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Assume we have a vector A of size N.
Pawn starts at A[0] and jumps to index pointed by A[0]: value of A[0] tells how it has to move, i.e: if index is 6.

A[6]=1 -> move 1 to the right, to A[7]

A[6]=-2 -> move 2 to the left, to A[4]

If pawn gets to the last index and it is positive, the pawn gets out of scope example:

A  0 | 1 | 1 | 3 | 4 | 5
   2  -1   4   1   4   2

Max value that each element contains is 1 000 000 and N < 1 000 000. function should return 4.

TASK: write a function int arrayJmp ( const vector<int> &A )that returns -1 if pawn will never get out of a table or returns number of moves if it will jump out of the array. worst case complexity should be O(n). you can find my answer below. is this right?

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closed as not a real question by ppeterka, casperOne Mar 13 '13 at 13:47

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2  
What have you tried? –  andre Mar 12 '13 at 13:41
    
I will put my answer in few minutes –  AB_ Mar 12 '13 at 13:41
5  
If you have a working, sufficient answer to this very localized, and not in any way generic question, why do you post the question? –  ppeterka Mar 12 '13 at 13:44
    
I am not sure if this is correct, and if complexity is achieved –  AB_ Mar 12 '13 at 13:46
    
@ppeterka and I like to post questions, you don't have to participate if you don't want –  AB_ Mar 12 '13 at 13:50

3 Answers 3

Are you using 'table', 'array' and 'vector' interchangeably?

The request is quite simple:

if ((i = array[  index ]) < 0 || i >= sizeof(array)) ;//out of bounds

otherwise i is within bounds
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Office let me copy and paste: write a function int arrayJmp ( const vector<int> &A ) –  AB_ Mar 12 '13 at 14:15
#include <iostream>
#include <vector>

int jump_array(const std::vector<int>& vector)
{
    int index = 0;
    int old_index = 0;
    int size = vector.size();
    int count = 0;
    do
    {
        old_index = index;
        index += vector[index];
        if(count >= size)
        {
            return -1;
        }
        else
        {
            count++;
        }
    }
    while(index < size);

    return vector[old_index];
}

int main()
{
    std::vector<int> vector;
    vector.push_back(2);
    vector.push_back(-1);
    vector.push_back(4);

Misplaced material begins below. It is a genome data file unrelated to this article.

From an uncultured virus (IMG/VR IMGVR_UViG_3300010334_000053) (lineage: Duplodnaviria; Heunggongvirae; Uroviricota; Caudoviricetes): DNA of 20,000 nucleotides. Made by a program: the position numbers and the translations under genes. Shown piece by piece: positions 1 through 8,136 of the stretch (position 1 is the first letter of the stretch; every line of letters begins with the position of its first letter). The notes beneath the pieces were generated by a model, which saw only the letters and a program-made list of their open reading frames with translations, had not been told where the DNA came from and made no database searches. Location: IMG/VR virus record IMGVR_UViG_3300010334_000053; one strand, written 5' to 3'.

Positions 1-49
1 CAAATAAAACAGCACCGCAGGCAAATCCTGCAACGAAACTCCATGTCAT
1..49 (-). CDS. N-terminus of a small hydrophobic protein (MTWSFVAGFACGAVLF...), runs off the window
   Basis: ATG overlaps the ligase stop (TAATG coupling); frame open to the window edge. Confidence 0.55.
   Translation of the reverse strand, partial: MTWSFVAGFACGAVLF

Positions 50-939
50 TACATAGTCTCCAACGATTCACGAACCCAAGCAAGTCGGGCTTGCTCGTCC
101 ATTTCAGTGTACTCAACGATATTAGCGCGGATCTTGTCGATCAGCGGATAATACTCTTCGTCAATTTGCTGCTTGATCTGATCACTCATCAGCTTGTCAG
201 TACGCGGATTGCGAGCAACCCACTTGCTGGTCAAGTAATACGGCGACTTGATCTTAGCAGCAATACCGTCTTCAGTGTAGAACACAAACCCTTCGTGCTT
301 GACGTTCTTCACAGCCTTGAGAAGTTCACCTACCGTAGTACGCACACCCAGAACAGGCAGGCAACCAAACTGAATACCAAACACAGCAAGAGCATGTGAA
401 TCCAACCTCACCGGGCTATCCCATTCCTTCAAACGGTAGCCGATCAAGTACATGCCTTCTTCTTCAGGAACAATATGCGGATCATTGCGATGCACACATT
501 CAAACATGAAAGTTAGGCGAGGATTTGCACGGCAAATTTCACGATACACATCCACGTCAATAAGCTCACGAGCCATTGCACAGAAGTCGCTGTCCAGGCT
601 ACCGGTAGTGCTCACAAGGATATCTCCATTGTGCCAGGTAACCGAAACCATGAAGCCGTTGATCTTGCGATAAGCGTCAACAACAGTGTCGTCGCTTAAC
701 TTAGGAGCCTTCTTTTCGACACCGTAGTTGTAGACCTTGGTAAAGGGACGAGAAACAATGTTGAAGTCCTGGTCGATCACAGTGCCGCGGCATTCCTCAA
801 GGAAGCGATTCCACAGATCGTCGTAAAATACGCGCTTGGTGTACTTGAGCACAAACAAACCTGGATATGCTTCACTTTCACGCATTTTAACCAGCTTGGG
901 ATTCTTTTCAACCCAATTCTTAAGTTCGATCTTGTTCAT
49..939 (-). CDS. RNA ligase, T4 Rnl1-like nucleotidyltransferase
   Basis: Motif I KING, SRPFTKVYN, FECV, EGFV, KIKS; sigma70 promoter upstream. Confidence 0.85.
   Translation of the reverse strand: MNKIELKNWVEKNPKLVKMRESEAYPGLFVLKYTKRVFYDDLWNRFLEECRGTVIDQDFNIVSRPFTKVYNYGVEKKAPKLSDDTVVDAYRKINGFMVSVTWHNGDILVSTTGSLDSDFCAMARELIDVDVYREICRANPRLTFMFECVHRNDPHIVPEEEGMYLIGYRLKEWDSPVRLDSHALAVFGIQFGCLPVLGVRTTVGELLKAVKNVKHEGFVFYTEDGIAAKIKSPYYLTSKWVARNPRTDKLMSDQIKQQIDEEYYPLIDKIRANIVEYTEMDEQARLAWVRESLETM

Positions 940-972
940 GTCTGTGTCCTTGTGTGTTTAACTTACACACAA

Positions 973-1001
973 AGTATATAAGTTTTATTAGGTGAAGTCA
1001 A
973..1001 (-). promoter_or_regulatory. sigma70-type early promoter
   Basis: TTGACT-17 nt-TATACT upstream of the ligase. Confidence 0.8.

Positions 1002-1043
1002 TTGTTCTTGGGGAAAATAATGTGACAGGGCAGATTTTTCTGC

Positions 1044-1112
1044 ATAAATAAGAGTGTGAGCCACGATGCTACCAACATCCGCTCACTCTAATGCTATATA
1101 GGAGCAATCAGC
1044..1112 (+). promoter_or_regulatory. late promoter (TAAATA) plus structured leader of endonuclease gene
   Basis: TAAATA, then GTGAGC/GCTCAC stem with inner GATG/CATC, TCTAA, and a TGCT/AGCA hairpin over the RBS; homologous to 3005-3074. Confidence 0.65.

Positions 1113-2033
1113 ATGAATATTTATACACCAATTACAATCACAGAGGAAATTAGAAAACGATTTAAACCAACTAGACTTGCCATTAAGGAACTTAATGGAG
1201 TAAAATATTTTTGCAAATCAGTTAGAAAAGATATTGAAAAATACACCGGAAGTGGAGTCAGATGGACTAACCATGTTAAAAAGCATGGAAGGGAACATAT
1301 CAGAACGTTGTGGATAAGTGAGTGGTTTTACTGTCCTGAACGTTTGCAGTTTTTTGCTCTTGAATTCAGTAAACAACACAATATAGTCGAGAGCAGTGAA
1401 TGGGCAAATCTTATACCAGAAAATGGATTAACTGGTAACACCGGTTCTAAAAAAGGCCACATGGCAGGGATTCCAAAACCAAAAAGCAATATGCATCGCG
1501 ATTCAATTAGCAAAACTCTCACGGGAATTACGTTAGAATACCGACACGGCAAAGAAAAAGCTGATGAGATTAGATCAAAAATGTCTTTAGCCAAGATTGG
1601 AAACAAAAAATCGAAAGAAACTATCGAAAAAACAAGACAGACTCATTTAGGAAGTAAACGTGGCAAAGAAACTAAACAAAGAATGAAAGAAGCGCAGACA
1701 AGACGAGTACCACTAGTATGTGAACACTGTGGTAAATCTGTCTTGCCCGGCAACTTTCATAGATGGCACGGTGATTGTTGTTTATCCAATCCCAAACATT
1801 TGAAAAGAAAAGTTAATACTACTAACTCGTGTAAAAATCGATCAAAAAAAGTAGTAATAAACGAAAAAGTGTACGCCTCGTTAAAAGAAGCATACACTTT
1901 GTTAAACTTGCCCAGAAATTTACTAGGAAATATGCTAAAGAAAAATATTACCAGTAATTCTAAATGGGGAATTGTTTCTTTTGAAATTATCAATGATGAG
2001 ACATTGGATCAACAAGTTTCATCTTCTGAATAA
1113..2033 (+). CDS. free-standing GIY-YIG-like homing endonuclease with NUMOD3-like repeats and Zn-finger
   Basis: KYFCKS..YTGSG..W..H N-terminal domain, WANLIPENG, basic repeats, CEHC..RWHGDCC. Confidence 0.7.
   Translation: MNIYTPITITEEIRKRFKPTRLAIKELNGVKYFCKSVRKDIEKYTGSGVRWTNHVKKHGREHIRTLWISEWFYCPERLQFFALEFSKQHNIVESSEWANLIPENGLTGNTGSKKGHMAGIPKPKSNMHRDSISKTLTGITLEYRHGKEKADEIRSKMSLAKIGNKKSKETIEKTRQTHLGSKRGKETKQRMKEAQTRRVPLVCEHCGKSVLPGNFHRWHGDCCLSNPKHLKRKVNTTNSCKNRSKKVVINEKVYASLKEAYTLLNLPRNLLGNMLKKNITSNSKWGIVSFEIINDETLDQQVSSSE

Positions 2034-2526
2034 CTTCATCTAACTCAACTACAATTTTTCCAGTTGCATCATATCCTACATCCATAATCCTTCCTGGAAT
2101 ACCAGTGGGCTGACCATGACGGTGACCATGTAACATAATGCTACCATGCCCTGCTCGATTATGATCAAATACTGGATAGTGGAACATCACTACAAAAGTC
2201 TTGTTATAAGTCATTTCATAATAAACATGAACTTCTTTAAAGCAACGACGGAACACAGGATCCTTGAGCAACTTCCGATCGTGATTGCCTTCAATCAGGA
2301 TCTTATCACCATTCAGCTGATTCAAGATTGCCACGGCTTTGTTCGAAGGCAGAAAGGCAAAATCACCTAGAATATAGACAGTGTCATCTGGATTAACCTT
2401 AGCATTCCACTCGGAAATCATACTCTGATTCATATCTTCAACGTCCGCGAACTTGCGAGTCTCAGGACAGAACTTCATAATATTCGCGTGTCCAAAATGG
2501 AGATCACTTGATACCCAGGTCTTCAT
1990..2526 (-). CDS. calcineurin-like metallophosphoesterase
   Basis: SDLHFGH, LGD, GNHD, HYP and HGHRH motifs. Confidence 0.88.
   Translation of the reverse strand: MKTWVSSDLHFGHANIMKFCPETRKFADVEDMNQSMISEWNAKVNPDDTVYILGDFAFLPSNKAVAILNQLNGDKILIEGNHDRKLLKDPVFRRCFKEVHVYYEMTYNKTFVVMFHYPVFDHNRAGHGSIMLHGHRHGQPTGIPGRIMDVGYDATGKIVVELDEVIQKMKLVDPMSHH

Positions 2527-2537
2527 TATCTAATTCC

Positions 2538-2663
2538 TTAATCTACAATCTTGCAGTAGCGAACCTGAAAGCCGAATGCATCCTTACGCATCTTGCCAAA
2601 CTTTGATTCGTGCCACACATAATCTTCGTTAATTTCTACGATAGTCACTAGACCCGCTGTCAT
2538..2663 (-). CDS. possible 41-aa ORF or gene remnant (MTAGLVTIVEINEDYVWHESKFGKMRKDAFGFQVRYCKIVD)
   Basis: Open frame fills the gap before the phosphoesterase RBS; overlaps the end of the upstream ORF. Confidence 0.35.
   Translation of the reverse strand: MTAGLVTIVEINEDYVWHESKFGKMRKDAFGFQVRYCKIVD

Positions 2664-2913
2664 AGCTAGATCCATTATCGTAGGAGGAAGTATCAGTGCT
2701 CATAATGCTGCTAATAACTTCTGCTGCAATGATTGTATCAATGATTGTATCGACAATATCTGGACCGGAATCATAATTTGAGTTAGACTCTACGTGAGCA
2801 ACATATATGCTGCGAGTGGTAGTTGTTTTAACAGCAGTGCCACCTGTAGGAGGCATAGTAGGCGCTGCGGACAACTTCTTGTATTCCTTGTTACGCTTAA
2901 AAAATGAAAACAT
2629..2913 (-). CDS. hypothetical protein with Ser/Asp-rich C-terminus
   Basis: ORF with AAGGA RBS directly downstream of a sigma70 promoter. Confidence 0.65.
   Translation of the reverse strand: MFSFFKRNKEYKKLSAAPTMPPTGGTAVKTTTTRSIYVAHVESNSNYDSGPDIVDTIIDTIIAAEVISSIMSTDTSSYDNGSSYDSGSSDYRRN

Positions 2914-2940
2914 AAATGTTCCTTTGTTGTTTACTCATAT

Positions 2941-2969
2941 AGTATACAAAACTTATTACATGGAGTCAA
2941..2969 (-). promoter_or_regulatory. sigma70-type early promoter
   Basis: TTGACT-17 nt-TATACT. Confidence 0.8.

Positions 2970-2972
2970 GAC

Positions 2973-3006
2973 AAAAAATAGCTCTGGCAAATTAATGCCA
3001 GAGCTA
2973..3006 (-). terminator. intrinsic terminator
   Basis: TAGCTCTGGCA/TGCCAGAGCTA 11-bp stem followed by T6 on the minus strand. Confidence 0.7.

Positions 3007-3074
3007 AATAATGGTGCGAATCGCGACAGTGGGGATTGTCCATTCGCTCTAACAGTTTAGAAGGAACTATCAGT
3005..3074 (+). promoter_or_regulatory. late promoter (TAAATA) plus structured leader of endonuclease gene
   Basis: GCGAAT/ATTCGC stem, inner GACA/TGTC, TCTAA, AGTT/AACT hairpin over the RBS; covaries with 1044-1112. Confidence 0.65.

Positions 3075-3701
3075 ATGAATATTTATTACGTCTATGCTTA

vector.push_back(1);
    vector.push_back(4);
    vector.push_back(2);

    std::cout << jump_array(vector);
}
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will not return -1 immediately if sequence repeats, I think my solution is faster. or not? –  AB_ Mar 12 '13 at 14:01
up vote 0 down vote accepted
#include <algorithm>

void myfunction (int &i) {  // function:
  i=1000001;
}

int arrayJmp ( const vector<int> &A ) {
    int N=A.size();

  vector<int> indexes;
  for_each (indexes.begin(), indexes.end(), myfunction);
  int index=0;

  while(std::find(indexes.begin(), indexes.end(), index) == indexes.end()){
    indexes.push_back(index);

    index+=A[index];
    if (index==(N-1)&&A[index]>0) return indexes.size()+1;
  }

  return -1;
}
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So... you just move the pawn according the rules, until either you fall off the right side of the vector or visit some element of the vector for the second time, whichever comes first? –  Joker_vD Mar 12 '13 at 13:54
    
yes, I count the moves as long as the new index is not present in the previus indexes vector, because if it is present then we will repeat the sequence –  AB_ Mar 12 '13 at 13:57
    
I think this is OK, but maybe exist faster solution? –  AB_ Mar 12 '13 at 13:57
    
Maybe there is, but this solution makes N moves in the worst case (when it has to visit every element of the vector), so it's O(n). Btw, if (A[index] >= N - index) would be a bit more relaible, I guess... –  Joker_vD Mar 12 '13 at 19:15
1  
But what if it gets to the second from the last index and the element at that index is equal or greater than 2? –  Joker_vD Mar 12 '13 at 19:40

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